After the story went up, Dowd e-mailed them back to say he was actually speaking for himself. Today, The Daily Beast is reporting that this is just the beginning:

But what seemed like a frantic, even panicked, bit of late-night lashing-out is actually a sign of things to come. Multiple aides and Trump confidants tell The Daily Beast that they believe this will not be the last time the president goes after the Justice Department special counsel on his frenetic Twitter feed. And that's making some of them nervous.

The president, those close to him say, is determined to more directly confront the federal probe into his campaign's potential role in alleged Russian election interference, even if it means exacerbating his legal standing amid an investigation that has already ensnared some of his most senior campaign and White House aides.

Two sources who speak regularly with Trump said they had noticed an uptick in recent months in the frequency of the annoyance the president would express regarding Mueller and his team, and the irritation at the deluge of negative news stories regarding the probe.

Trump wanted to go in this direction before, and his first lawyer, Marc Kasowitz, pushed Trump to take a more aggressive posture against the special counsel. After Kasowitz bowed out due to issues with alcoholism, Trump's new lawyer, Ty Cobb, implored him to cooperate with the probe. The problem that Trump has is that his lawyers' (correct) legal strategy of leaving Mueller alone is at direct odds with Trump's lifetime mantra of punching back every time he thinks he has been slighted.

Maggie Haberman—the Trump whisperer of the New York Timesreported this morning that “A dozen people close to Mr. Trump or the White House, including current and former aides and longtime friends, described him as newly emboldened to say what he really feels and to ignore the cautions of those around him.”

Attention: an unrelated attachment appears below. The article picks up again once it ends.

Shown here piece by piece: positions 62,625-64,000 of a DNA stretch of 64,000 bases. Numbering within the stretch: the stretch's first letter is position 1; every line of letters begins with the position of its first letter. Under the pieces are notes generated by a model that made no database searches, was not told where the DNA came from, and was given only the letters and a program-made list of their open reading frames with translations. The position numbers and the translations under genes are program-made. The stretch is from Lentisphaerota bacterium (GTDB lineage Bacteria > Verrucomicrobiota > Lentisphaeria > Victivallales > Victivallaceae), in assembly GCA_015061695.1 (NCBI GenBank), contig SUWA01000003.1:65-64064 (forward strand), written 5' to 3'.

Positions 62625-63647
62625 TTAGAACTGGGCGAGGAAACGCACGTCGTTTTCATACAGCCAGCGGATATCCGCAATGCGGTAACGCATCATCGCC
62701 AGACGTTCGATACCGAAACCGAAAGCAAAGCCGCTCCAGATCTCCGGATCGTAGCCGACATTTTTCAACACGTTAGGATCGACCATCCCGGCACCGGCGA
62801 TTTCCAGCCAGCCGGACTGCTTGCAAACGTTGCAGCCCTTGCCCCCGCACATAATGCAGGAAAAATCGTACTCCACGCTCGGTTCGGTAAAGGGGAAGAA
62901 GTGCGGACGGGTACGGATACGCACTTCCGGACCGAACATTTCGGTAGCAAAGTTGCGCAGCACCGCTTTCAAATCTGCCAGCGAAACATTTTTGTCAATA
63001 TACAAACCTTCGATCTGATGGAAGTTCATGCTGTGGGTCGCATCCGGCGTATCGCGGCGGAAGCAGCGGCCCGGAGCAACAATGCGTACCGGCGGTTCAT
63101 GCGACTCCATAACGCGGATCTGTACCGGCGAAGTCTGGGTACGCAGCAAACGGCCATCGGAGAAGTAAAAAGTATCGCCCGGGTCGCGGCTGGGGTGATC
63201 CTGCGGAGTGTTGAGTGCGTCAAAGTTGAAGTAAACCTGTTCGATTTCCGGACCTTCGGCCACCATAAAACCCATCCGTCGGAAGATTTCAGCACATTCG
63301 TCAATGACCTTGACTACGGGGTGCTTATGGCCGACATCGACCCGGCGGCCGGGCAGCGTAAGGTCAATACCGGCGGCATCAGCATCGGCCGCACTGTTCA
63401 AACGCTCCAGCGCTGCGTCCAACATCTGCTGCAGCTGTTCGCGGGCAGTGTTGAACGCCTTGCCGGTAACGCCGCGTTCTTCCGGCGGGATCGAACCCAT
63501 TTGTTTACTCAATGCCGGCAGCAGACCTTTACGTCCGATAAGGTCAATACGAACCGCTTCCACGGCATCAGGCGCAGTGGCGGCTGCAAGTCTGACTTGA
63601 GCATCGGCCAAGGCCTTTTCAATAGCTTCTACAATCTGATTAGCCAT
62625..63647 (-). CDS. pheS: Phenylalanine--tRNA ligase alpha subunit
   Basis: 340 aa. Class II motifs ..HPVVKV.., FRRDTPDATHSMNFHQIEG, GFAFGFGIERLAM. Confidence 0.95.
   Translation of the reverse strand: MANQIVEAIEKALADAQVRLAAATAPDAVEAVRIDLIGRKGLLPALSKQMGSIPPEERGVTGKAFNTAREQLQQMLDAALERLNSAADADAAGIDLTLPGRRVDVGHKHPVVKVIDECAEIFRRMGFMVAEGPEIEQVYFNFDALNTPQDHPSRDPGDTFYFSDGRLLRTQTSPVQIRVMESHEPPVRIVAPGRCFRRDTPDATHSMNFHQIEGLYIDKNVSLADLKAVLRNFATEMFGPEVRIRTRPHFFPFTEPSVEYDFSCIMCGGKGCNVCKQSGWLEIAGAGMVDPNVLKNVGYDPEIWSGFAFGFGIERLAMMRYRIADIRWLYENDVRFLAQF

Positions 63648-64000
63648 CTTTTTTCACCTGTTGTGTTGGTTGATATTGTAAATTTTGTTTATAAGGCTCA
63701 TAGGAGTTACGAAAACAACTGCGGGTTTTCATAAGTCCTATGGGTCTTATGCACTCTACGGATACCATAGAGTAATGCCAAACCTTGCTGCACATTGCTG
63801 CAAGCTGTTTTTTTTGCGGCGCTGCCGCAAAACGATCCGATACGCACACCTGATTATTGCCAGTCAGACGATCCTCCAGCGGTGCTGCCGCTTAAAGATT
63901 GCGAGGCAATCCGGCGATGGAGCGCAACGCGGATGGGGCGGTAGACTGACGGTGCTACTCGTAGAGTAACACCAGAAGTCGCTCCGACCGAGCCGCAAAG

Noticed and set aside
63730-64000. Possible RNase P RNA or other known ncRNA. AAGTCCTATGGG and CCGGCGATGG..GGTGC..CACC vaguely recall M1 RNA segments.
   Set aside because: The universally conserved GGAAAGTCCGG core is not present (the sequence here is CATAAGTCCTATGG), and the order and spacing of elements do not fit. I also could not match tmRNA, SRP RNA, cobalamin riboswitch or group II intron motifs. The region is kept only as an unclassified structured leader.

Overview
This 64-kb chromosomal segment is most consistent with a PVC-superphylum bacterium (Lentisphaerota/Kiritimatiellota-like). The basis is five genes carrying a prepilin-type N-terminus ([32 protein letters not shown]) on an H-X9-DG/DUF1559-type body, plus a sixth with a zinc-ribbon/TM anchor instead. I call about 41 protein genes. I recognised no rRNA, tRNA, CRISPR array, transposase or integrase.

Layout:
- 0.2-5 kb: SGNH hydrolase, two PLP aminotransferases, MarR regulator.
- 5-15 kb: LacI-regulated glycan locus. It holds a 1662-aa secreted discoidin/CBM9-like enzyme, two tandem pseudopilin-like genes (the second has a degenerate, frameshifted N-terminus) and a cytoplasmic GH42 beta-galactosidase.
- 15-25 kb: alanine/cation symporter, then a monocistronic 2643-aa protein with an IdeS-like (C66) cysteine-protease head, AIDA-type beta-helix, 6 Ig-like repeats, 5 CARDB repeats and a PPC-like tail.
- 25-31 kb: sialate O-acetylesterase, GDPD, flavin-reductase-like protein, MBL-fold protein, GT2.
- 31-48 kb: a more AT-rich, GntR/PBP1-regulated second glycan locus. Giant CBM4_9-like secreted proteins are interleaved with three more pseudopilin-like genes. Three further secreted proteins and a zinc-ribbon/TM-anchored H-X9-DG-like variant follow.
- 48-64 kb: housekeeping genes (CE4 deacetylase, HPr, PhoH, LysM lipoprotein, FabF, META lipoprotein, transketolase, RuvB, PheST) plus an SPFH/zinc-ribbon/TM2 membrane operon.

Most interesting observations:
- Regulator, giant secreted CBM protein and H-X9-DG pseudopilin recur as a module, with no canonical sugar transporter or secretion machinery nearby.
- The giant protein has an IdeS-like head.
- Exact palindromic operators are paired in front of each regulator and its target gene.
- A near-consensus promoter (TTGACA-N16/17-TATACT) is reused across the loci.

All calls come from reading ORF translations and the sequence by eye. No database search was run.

Trump is simultaneously pushing his own crazy to the forefront of all presidential activities while confining himself to friendly turf. Per Haberman:

This, after all, is someone for whom leaving the security of Trump Tower and moving to Washington and the White House was a daunting prospect. Even now, as he has grown more comfortable in the job, he rarely leaves the White House unless he is certain the environment will be friendly, such as at one of his own properties. Rallies are rarely scheduled in areas that could invite large protests.

America is run by a mad King who feels emboldened to be even madder than he has been in his first year-plus in the seat of ultimate power. Robert Mueller has gone from the elephant in Trump's room to the target in the middle of his crosshairs. There is enough legitimate fear that Trump could fire Jeff Sessions, appoint someone like EPA chief Scott Pruitt as acting Attorney General, then order his new AG to fire Robert Mueller that Trump's Chief of Staff John Kelly reportedly called Scott Pruitt to tell him that it won't happen.

We are entering a truly harrowing era in the Trump administration. As bad as things have been so far, all of it was connected to a timid president unsure of his ability to do his job. All reports indicate that Trump has shed that anxiety and is now operating as his true self. Gone is the pretense that this presidency exists to serve anyone but the golden man on the broken throne, and it has been replaced by pure, unadulterated Trump. If there is one example that perfectly encapsulates what we can expect from our new, even more unmoored from reality POTUS, it's this random tweet from this morning that sounds like president racist grandpa trying to yell at the TV through the internet.

Jacob Weindling is a staff writer for Paste politics. Follow him on Twitter at @Jakeweindling.